F. Rule of Law: 5 / 16
The judiciary is hobbled by corruption, inefficiency, capacity shortages, and the intimidation of judges and prosecutors. Witnesses and judicial-sector workers continue to be threatened and, in some cases, murdered. Police are accused of torture, extortion, kidnapping, extrajudicial killings, and drug-related crimes, though several notable prosecutions took place in 2015.
Prison facilities are overcrowded and rife with gang- and drug-related violence and corruption. According to Guatemala’s Directorate General of the Prison System, as of October, 19,810 people were imprisoned in a system designed to hold 6,412 people. Of those behind bars, 49 percent are awaiting trial. In 2014, the military was deployed to reinforce security at the country’s 22 prisons. Dozens of prisoners were murdered in 2015. In September, at least 4,000 prison officers participated in a general strike demanding a salary increase and an end to the preferential treatment of individual prisoners such as former vice president Baldetti.
Although homicides have decreased by approximately one-third since 2009, Guatemala remains one of the most dangerous countries in Latin America. Violence related to the transport of drugs between South America and the United States has spilled over the border from Mexico, with rival Mexican and Guatemalan gangs battling for territory. These groups have operated with impunity in the northern jungles, which serve as a storage and transit hub for cocaine. The Pérez Molina administration responded to this situation by expanding the military’s role in fighting crime, including creating special task forces to investigate kidnappings, robberies, extortion, and homicides, and building five military bases along well-known drug trafficking routes.
Citizens continue to take the law into their own hands. The lynching of suspected criminals frequently occurs. According to the police, at least 84 people were lynched between January 2012 and May 2015.
A small number of perpetrators of human rights atrocities from the 1960–96 civil war are being prosecuted. The trial of Ríos Montt—whose 2013 conviction for genocide was overturned by the Constitutional Court 10 days after it was issued—is scheduled to resume in January 2016, a delay that has prompted criticism from international human rights groups. The trial will take place behind closed doors without Ríos Montt’s presence and will not result in criminal sanctions; the former dictator suffers from dementia and has been deemed unfit for a public trial.
Indigenous communities suffer from especially high rates of poverty, illiteracy, and infant mortality. Indigenous women are particularly marginalized. Discrimination against the Mayan community is a major concern.
Members of the LGBT (lesbian, gay, bisexual, and transgender) community are not covered under antidiscrimination laws, and continue to face discrimination, violence, and police abuse. President-elect Morales has made homophobic comments in the past. According to the Human Rights Ombudsman, people suffering from AIDS also face discrimination.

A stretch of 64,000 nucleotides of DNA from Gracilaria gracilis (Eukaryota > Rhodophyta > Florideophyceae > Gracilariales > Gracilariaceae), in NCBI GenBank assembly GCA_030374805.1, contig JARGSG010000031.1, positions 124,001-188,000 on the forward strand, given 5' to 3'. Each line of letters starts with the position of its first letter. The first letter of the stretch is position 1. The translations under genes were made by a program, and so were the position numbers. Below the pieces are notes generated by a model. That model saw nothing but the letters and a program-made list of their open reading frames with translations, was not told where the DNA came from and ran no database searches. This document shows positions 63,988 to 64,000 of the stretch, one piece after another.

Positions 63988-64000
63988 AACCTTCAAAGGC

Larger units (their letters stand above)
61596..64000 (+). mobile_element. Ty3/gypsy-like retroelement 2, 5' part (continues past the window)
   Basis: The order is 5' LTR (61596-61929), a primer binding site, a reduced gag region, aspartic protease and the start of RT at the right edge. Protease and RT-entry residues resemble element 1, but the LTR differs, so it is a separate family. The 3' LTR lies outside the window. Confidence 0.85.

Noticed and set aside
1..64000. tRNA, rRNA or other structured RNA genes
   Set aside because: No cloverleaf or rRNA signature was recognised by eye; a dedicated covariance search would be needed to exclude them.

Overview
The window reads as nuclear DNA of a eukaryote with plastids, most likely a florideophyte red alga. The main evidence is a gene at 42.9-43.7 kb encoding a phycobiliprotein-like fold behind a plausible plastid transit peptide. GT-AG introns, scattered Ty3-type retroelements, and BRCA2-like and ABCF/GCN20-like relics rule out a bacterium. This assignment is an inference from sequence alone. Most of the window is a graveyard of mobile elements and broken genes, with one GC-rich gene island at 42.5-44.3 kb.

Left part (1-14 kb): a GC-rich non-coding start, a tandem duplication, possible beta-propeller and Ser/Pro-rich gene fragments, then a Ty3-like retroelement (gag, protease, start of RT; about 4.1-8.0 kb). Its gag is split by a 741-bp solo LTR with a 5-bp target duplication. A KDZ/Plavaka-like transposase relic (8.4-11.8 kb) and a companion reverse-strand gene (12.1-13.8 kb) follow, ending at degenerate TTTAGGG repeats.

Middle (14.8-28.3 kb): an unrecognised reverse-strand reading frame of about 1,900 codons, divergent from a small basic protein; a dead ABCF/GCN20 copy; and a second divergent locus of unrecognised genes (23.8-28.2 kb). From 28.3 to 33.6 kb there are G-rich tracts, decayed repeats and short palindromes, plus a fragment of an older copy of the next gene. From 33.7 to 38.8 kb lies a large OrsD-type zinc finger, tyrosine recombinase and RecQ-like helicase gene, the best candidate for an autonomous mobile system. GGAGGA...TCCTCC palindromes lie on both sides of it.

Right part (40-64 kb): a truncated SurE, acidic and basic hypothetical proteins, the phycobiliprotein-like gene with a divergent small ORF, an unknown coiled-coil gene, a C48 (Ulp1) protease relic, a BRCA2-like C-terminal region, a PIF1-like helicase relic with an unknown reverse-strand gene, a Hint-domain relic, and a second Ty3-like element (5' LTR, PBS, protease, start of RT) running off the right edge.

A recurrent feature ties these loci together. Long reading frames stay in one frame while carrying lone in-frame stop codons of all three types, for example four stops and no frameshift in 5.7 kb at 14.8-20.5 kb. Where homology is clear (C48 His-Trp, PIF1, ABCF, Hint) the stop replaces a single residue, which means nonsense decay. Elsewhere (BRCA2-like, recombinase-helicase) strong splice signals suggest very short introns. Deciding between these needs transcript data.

G. Personal Autonomy and Individual Rights: 8 / 16
Nonstate actors including gangs and organized criminal groups threaten freedom of travel, residence, and employment. Private businesses continue to experience high rates of contraband smuggling and extortion by these groups. Property rights and economic freedom rarely extend beyond those Guatemalans with wealth and political connections. In recent years, the government has approved the eviction of indigenous groups to make way for mining, hydroelectric, and other development projects.
The constitution prohibits discrimination based on gender, though inequalities between men and women persist in practice. Sexual harassment in the workplace is not penalized. Young women who migrate to the capital for work are especially vulnerable to harassment and inhumane labor conditions. Physical and sexual violence against women and children, including domestic violence, remain widespread, with perpetrators rarely prosecuted. Women are underrepresented in government posts.
Guatemala has one of the highest rates of child labor in the Americas. Criminal gangs often force children and young men to join their organizations or perform work for them, and government officials are often complicit in trafficking.
Three activists who were members of Guatemala’s Council of Displaced Peoples (CONDEG) were kidnapped in September following a judicial decision against palm oil manufacturer Repsa, in which the court ruled that the company had polluted the La Pasión River with pesticides. The same month, an indigenous activist protesting against the production of palm oil was murdered. In 2014, the U.S. trade representative requested that an arbitration panel meet to determine whether Guatemala has broken its commitment to protect workers. If found guilty, the country could be fined up to $15 million annually or denied trade benefits.
X = Score Received
Y = Best Possible Score
Z = Change from Previous Year